Hands scanning barcodes for tracking of blood sample

ABHI Regulatory Conference 2015

Countdown to the Medical Device Regulation – A LANSA Perspective

ABHIThe changes happening in the medical device world over the next few years fall squarely into the category of “quiet revolutions that will affect us all.”  The last time the European Commission updated and harmonised regulation across Medical Devices was in the 1990s – the huge leaps made in terms of technology would predicate some updating and tinkering to keep pace.  The changes that are about to be implemented go far further than that and seek to put in place safeguards that will serve the population’s health needs for at least the next 20 years.

Together with Bsi (The British Standards Institution), LANSA once again proudly supported the ABHI (Association of British Healthcare Industries) at their industry event – “Countdown to the Medical Device Regulation,” which was held 30th September at the magnificent new offices of CMS Cameron McKenna in heart of the City of London.

Quality Speakers

As always the event was over-subscribed, re-enforcing the very high level of interest in the subject matter.  A great selection of speakers created an engaging agenda that provided the audience with an up-to-date overview of the Medical Device Regulation.  Sessions were delivered by:Quality Speakers

  • Bsi
  • Johnson & Johnson
  • Eucomed (The European Medical Technology Industry Association)
  • ABHI
  • CMS Cameron McKenna
  • LRQA (Lloyd’s Register Quality Assurance)
  • Ethicon Endo-Surgery (Europe) GmbH
  • Terumo BCT
  • Meditronic
  • MHRA

It would be impossible to reflect the detail of the regulation here, but from LANSA’s perspective, there was an overarching theme throughout the day; information about your products is as important as the product itself. Whether this be clinical evidence, information about the constituents of your product, commercial information, classification or master data; the quality of this information and how you share it (and with whom you share it) are central to meeting the demands of the unfolding regulatory landscape.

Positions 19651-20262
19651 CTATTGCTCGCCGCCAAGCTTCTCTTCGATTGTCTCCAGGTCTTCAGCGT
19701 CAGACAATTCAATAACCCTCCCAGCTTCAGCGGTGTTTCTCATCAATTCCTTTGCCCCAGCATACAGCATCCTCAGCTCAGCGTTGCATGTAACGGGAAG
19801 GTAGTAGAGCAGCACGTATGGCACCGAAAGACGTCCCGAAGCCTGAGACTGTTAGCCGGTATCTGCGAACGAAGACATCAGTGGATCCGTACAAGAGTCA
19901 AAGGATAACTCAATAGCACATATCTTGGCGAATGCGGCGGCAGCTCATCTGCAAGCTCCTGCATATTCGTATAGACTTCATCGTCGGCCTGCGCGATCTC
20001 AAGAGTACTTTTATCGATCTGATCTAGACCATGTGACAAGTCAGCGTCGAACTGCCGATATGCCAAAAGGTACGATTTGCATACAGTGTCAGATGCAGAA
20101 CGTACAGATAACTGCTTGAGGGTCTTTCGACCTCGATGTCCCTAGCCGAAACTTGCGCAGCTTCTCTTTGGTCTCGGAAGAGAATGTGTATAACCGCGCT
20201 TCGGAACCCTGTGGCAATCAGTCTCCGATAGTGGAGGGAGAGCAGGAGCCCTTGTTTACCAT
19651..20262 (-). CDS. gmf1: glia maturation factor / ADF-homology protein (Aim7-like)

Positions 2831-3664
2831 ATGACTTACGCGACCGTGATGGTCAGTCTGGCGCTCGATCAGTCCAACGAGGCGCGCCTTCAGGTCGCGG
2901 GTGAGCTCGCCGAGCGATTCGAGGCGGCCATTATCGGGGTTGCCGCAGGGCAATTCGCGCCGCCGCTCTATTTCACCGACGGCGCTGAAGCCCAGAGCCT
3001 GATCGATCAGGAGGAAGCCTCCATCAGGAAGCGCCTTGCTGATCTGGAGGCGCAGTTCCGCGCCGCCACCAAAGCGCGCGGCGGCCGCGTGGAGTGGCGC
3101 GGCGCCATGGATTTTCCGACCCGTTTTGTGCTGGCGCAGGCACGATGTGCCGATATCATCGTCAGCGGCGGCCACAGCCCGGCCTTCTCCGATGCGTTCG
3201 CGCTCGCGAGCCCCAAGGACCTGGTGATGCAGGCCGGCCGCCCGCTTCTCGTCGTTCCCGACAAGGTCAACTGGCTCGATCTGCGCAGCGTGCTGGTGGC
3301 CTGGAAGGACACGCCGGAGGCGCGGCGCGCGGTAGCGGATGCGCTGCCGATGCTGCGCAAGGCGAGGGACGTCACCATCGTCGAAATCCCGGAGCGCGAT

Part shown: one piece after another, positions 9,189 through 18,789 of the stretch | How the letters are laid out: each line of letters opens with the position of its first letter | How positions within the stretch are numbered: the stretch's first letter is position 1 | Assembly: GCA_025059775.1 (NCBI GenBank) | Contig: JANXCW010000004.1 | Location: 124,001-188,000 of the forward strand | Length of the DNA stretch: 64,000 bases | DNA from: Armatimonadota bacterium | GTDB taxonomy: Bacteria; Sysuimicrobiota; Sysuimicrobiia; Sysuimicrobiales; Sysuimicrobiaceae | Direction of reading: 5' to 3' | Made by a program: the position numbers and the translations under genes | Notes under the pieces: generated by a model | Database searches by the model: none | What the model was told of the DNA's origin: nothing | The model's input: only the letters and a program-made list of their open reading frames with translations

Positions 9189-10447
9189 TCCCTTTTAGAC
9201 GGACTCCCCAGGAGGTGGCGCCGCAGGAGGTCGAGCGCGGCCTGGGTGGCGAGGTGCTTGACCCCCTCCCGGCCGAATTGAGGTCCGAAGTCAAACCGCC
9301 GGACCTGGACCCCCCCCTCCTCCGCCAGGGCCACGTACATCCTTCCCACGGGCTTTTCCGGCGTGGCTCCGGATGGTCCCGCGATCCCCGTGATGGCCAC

Technician hands scanning barcodes on biological sample tube in the lab of blood bank Many had arrived at the event expecting further detail on EUDAMED (The European Database on Medical Devices).  To some this will be the EU’s version of the FDA’s Global Unique Device Identification Database (GUDID) but the European Commission clearly seeks to take the European database far further than the FDA have taken their identification database.  The exact extent, scope and function of the EUDAMED database, however, remains uncertain.

Following many years of discussion it is hoped that the lack of clarity around simple questions such as “What is EUDAMED for?” and “Who will have access?” remain unanswered or, far worse, answered in different ways in the 28 European member states that will use the database.  For manufacturers looking at a 2017 deadline for managing their data into this database, there is an urgent need for clarity and unity.

The Need for Clarity

This need for clarity can be illustrated by referring to a recent announcement by Brazil’s pharmaceutical regulator, ANVISA (Brazilian Health Surveillance Agency).   At the end of September 2015 ANVISA announced that they were “suspending” at least part of RDC-54/2013, the declaration that mandated drug serialization and tracing, until further notice.

They had set hard deadlines of December 2015 and December 2016 for serialisation of some, and then all products.  However, lack of clarity about the exact data requirements and responsibilities have led to them to suspending those deadlines, indefinitely.  More information about this can be read on the RX Trace website.

In Conclusion

A very well attended event providing much needed updates on Medical device regulation in Europe.  LANSA engaged with many participants requiring further clarification on the FDA UDI rule and how to prepare for next round of compliance for Risk Class II devices.


Ian Piddock's career has been focused in the IT industry. Since 2000 he has worked in a variety of business development and marketing roles for global enterprise software companies. Ian has been a GS1 standards advocate and practitioner for over 10 years, he is a data quality evangelist and experienced in the practical application of the GS1 Data Quality Framework. In recent years Ian has been responsible for the design, branding and product management of LANSA’s Data Quality software tools – DQ Inspector and DQ Reporter. At LANSA Ian heads up Marketing for EMEA and manages the relationship with GS1 Member Organisations worldwide, seeking to identify where LANSA solutions can accelerate industry adoption of GS1 standards and use of the Global Data Synchronisation Network (GDSN). Ian is also a trusted advisor on the impact that regulation and legislation has on the product data management process and has worked on projects involving the EU Food Regulation and the FDA’s Unique Device Identification (UDI) rule.

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